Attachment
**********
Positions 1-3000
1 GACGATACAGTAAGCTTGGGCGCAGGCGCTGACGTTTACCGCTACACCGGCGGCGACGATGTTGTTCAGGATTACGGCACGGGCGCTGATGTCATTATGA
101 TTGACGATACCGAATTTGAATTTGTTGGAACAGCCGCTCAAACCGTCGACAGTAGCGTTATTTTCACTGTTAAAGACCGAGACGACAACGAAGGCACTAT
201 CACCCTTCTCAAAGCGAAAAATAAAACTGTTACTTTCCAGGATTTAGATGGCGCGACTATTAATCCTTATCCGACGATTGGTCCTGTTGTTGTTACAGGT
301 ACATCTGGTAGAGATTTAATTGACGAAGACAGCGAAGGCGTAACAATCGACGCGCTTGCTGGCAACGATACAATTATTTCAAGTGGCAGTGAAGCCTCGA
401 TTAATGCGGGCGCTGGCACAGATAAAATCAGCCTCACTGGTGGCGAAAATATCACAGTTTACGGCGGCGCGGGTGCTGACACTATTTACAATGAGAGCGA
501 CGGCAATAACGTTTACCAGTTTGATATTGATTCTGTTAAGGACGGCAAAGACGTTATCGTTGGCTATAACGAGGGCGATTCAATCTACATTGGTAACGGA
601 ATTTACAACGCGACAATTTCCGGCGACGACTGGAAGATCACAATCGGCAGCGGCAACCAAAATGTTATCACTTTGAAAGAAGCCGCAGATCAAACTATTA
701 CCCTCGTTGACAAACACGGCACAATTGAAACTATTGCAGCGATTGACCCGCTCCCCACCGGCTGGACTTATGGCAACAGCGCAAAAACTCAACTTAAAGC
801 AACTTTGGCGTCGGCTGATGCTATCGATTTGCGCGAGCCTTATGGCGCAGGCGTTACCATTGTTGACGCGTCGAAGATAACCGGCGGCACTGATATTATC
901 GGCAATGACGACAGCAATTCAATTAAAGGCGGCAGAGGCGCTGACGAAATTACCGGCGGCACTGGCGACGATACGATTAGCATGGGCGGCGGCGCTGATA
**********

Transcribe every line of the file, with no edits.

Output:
Positions 1-3000
1 GACGATACAGTAAGCTTGGGCGCAGGCGCTGACGTTTACCGCTACACCGGCGGCGACGATGTTGTTCAGGATTACGGCACGGGCGCTGATGTCATTATGA
101 TTGACGATACCGAATTTGAATTTGTTGGAACAGCCGCTCAAACCGTCGACAGTAGCGTTATTTTCACTGTTAAAGACCGAGACGACAACGAAGGCACTAT
201 CACCCTTCTCAAAGCGAAAAATAAAACTGTTACTTTCCAGGATTTAGATGGCGCGACTATTAATCCTTATCCGACGATTGGTCCTGTTGTTGTTACAGGT
301 ACATCTGGTAGAGATTTAATTGACGAAGACAGCGAAGGCGTAACAATCGACGCGCTTGCTGGCAACGATACAATTATTTCAAGTGGCAGTGAAGCCTCGA
401 TTAATGCGGGCGCTGGCACAGATAAAATCAGCCTCACTGGTGGCGAAAATATCACAGTTTACGGCGGCGCGGGTGCTGACACTATTTACAATGAGAGCGA
501 CGGCAATAACGTTTACCAGTTTGATATTGATTCTGTTAAGGACGGCAAAGACGTTATCGTTGGCTATAACGAGGGCGATTCAATCTACATTGGTAACGGA
601 ATTTACAACGCGACAATTTCCGGCGACGACTGGAAGATCACAATCGGCAGCGGCAACCAAAATGTTATCACTTTGAAAGAAGCCGCAGATCAAACTATTA
701 CCCTCGTTGACAAACACGGCACAATTGAAACTATTGCAGCGATTGACCCGCTCCCCACCGGCTGGACTTATGGCAACAGCGCAAAAACTCAACTTAAAGC
801 AACTTTGGCGTCGGCTGATGCTATCGATTTGCGCGAGCCTTATGGCGCAGGCGTTACCATTGTTGACGCGTCGAAGATAACCGGCGGCACTGATATTATC
901 GGCAATGACGACAGCAATTCAATTAAAGGCGGCAGAGGCGCTGACGAAATTACCGGCGGCACTGGCGACGATACGATTAGCATGGGCGGCGGCGCTGATA